Since 2017, several academic publishers and information services including Cambridge University Press, Springer Nature, LexisNexus, Sage Publishing and Taylor & Francis have faced pressure from Chinese content regulators to tailor their collections in China. The requests have concentrated on books and research articles that include politically sensitive keywords such as ‘Tiananmen’, ‘Tibet’, and ‘Cultural Revolution’.
I want to know:
Under what conditions are disruptions in scholarly research distribution a form of censorship?
Has the removal of politically sensitive content from journal platforms in China had a significant impact?
Are there guidelines or codes of conduct (informal or otherwise) for handling requests from state regulators to limit content distribution?
Could a formal set of guidelines be established collaboratively via a trade body, such as the International Publishers’ Association?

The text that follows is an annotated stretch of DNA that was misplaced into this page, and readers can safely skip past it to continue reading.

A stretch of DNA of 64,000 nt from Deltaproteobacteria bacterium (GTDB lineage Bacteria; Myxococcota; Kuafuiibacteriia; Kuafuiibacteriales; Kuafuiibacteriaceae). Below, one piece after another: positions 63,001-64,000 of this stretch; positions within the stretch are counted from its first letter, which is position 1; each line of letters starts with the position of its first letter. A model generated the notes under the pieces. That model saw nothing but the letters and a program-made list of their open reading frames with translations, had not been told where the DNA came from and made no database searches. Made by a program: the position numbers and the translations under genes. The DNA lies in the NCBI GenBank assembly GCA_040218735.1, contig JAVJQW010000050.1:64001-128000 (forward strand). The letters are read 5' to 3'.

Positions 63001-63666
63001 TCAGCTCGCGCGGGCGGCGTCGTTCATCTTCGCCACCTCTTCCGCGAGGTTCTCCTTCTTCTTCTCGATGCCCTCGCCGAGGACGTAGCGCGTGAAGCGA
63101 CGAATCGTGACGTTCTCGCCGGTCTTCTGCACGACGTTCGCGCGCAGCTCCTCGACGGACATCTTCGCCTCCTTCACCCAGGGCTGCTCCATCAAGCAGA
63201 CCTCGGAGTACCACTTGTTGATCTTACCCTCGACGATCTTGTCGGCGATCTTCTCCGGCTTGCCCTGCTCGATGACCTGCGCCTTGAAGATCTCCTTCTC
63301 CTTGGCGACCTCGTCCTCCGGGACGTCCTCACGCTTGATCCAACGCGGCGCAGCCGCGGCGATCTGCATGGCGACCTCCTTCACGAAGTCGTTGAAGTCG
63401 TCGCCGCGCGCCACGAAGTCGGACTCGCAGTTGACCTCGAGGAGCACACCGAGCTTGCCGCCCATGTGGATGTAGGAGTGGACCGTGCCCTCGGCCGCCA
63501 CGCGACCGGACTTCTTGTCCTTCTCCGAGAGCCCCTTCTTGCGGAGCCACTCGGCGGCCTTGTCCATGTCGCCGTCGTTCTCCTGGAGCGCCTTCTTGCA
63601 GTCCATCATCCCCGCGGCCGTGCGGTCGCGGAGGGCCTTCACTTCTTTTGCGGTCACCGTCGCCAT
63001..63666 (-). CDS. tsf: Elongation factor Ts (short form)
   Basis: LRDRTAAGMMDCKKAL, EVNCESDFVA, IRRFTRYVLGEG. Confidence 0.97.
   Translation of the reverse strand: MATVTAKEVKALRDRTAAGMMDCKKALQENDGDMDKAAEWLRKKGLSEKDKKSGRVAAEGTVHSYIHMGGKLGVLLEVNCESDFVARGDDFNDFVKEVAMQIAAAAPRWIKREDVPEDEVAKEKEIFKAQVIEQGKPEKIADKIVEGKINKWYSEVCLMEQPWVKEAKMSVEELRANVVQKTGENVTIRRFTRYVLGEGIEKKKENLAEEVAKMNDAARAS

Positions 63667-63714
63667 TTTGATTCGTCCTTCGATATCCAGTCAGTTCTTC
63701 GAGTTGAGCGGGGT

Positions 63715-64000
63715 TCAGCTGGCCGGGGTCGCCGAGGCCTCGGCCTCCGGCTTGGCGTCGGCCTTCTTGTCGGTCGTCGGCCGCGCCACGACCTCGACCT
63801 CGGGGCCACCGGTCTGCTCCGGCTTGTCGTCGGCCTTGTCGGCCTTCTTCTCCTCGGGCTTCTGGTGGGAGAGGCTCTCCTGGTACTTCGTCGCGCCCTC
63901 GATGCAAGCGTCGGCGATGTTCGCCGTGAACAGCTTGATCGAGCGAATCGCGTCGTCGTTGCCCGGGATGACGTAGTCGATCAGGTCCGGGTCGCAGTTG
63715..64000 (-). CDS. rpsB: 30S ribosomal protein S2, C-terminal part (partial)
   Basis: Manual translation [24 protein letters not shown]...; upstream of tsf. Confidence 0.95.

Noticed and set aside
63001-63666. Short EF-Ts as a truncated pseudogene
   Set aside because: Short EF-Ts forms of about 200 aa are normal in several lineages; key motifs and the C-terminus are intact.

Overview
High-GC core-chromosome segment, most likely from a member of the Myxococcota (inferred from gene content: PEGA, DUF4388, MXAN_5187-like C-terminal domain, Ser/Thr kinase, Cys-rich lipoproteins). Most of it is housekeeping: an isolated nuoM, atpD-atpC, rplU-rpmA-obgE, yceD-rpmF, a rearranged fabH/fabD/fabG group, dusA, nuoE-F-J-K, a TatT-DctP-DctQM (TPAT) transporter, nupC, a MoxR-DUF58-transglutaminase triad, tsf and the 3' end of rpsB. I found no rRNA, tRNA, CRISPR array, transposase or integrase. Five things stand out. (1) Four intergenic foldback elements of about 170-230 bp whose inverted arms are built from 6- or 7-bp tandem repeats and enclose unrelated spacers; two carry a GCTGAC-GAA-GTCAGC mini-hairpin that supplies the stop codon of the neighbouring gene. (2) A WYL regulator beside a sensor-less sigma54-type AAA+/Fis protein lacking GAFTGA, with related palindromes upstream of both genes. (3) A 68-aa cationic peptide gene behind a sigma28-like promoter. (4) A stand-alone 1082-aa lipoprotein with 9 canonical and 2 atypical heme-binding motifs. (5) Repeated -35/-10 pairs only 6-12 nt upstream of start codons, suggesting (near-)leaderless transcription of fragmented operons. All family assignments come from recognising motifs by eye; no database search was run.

Is it in publishers’ interests to collaborate in this way?
I'm conducting surveys and interviews with journal authors, editors, and senior publishing professionals. I’m also experimenting with quantitative methods, including text mining and analysis, to explore the effects of keyword-based content restrictions on authors' willingness to publish on politically sensitive topics.
I'm a displaced Geordie with an interest in publishing, politics, philosophy, censorship (history of/theory of) and photography. I live in Oxford with my wife, Charlie, who's better at taking photos than me. That's one of me in my favourite pub along the Thames. When I'm not in there, I'll be on here, writing about all of the above. Sign up below to attach my brain barrel to your eyes.
BA, MA, PhD (ongoing)
University College London
Univeristy of York
University of Hull
October 2018 - now
October 2011 - October 2012
September 2007 - January 2011
PhD Information Studies
MA Philosophy of Art and Literature
BA Politics and Philosophy